illustration by Lior Zaltzman
In Leida Snow’s recent piece for the Forward, “’Selma’ Distorts History by Airbrushing Out Jewish Contributions to Civil Rights,” she asserts that the filmmakers and writers deliberately omitted the role of Jews in the Civil Rights Movement. (Snow doesn’t seem to have ideas as to why.)
I’m going to draw an uncomfortable parallel here. (As in, it may make the reader uncomfortable.) There’s this thing that happens on the internet, and in real time, when people of color or women or queer folks, etc, are trying to have a discussion in a space, and men/straight/cis/white people demand to be included, and when they’re not, they claim exclusion/reverse racism/sexism. Let’s refer to this phenomenon as “What About the Menz?”
Because of the complicated relationship between Jews, white skin privilege and power, this isn’t the most perfect parallel, but when it does work, it’s disturbing. Jews have been certainly been excluded from historical narratives (in particular, Jews of Color), and the result of anti Semitism is that we are constantly looking over our shoulders. That’s real.
What’s also real is that white folks have been taught that they should get access to everything, that all of our contributions are valuable because we, white folks, made them. There is no context in which those contributions wouldn’t be essential, when someone would be allowed to decide to leave them out, to focus on a narrative that’s not about white people. White, heterosexual, cis gendered men have been taught this as well. It’s this entitlement that drives them to demand all spaces, regardless of whether or not they are needed, wanted, or invited.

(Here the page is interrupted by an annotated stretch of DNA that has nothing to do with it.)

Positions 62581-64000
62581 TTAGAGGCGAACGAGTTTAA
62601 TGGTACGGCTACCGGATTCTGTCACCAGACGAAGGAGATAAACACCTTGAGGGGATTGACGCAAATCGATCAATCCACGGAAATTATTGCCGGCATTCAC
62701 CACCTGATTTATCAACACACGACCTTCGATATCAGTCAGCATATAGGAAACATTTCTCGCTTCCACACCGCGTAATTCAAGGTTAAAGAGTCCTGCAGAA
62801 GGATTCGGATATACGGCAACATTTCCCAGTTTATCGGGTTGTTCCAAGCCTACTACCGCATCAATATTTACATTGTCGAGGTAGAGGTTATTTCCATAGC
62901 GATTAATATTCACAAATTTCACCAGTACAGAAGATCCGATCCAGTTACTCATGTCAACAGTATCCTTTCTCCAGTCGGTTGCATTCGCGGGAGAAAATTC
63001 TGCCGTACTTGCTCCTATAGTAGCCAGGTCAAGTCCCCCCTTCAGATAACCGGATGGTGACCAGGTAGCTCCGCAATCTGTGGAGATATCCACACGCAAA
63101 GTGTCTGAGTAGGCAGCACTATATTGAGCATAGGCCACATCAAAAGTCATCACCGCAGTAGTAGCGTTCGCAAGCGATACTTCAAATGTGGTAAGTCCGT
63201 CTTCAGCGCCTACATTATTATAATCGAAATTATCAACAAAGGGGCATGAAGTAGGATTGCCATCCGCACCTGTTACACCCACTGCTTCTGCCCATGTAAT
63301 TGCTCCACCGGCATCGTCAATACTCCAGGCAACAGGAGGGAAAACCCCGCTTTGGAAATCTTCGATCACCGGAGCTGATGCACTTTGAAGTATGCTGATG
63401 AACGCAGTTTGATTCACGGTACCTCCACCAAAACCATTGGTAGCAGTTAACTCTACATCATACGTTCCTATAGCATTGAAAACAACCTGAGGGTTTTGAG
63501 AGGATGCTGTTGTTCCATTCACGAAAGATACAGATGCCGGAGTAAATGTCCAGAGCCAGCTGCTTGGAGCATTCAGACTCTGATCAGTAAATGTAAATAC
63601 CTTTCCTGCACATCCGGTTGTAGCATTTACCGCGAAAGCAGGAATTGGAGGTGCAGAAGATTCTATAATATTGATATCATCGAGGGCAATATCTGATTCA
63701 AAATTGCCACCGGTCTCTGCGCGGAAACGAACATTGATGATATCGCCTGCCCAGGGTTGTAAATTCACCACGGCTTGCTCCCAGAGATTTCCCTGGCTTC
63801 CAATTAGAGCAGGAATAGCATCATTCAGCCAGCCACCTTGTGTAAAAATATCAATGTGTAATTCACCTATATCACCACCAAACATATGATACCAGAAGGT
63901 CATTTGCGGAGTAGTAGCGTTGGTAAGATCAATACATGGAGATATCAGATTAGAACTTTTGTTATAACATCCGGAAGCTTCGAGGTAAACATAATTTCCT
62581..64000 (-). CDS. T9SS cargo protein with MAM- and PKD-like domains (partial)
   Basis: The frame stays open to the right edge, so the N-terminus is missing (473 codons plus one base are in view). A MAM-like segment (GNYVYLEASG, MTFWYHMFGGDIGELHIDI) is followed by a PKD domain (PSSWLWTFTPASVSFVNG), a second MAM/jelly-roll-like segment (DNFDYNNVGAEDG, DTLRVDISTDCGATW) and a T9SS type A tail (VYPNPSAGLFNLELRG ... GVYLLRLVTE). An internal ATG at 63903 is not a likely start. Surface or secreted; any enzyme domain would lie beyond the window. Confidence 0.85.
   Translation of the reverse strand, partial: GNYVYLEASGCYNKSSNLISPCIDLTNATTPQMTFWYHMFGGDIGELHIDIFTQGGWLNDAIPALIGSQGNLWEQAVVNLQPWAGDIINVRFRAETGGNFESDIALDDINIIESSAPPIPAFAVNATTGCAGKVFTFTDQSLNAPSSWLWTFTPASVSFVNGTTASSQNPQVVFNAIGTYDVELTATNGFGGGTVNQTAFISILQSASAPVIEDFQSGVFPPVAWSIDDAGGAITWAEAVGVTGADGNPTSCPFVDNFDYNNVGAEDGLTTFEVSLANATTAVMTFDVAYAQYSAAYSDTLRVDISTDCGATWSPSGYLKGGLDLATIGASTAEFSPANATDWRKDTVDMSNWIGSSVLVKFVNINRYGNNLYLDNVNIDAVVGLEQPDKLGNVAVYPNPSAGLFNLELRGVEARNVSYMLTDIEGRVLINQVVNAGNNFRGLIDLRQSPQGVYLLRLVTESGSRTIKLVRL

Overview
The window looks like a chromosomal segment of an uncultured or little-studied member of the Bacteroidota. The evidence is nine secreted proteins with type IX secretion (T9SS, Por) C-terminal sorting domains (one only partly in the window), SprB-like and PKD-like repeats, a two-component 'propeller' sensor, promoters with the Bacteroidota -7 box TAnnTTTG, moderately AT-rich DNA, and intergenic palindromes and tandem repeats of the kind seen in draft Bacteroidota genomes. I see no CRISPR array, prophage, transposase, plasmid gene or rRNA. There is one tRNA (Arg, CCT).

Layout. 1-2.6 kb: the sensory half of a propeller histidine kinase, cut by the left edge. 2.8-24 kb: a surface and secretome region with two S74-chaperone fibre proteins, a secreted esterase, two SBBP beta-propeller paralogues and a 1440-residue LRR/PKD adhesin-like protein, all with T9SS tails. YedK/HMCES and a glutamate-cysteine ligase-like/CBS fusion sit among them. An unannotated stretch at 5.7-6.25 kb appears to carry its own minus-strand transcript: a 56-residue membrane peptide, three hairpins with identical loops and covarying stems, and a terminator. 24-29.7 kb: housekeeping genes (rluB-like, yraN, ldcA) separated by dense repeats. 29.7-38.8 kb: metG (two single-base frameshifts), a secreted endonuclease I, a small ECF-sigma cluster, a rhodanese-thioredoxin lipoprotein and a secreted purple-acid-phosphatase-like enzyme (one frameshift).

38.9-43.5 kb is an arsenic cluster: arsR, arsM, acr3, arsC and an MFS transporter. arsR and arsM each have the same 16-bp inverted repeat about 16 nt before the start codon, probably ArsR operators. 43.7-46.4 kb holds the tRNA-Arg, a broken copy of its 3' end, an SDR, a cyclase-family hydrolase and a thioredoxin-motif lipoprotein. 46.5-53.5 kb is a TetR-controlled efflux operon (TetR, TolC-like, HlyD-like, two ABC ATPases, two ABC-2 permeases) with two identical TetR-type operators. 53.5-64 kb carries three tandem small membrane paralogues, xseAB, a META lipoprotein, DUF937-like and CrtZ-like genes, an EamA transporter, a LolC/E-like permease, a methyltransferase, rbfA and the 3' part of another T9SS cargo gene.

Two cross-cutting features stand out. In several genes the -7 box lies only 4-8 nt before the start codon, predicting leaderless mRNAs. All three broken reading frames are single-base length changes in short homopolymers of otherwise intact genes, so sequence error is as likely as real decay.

No one is arguing that Jews weren’t involved in the Civil Rights Movement — pieces by Sarah Seltzer at Flavorwire and Lonnie Kleinman and Lex Rofes at My Jewish Learning have affirmed that, even as they have also pushed back on Snow. But there is a difference between contributing to a movement and having that movement be the means to your own liberation. People who are white skinned, Jewish or not, do not get to control that narrative. Repeat after me: You, as a white skinned person, do not get to control that narrative.
Snow, and others who take issue with the decisions that the makers of Selma made in regard to Jews, are doing a terrible job of being allies to folks of color, in spite of what they might think. One of the most essential pieces of allying (a verb, not a noun) is understanding that it’s not about taking credit for work. It’s not about being told how great you are because you did the right thing. It’s a bigger process of supporting folks of color (or women, or queer people, etc) as they work towards something, but not dictating what that something is. Being “left out” may be hard to deal with, because we as Jews have and do occupy the experience of exclusion, and also because we as white skinned Jews have been absorbed the toxicities of white supremacy. It’s not as simple as “they left us out.” It’s about learning that we are not entitled to be lauded in all situations, or even to be included.
I’m not suggesting that Snow and her ilk step politely away, cede the floor kindly, take one for the “team,” or “let” the folks who made Selma have their own narrative. That’s not enough. That kind of acquiescence is patronizing and insincere. Instead, understand why it’s not okay to insist on access to every space. Anti racist actions require white folks (yes, Jewish white skinned folks as well) to rewire our brains. But that’s not an excuse. Do better. Do better. Do better.
This story "Selma and the Dangers of Jewish Entitlement" was written by Chanel Dubofsky.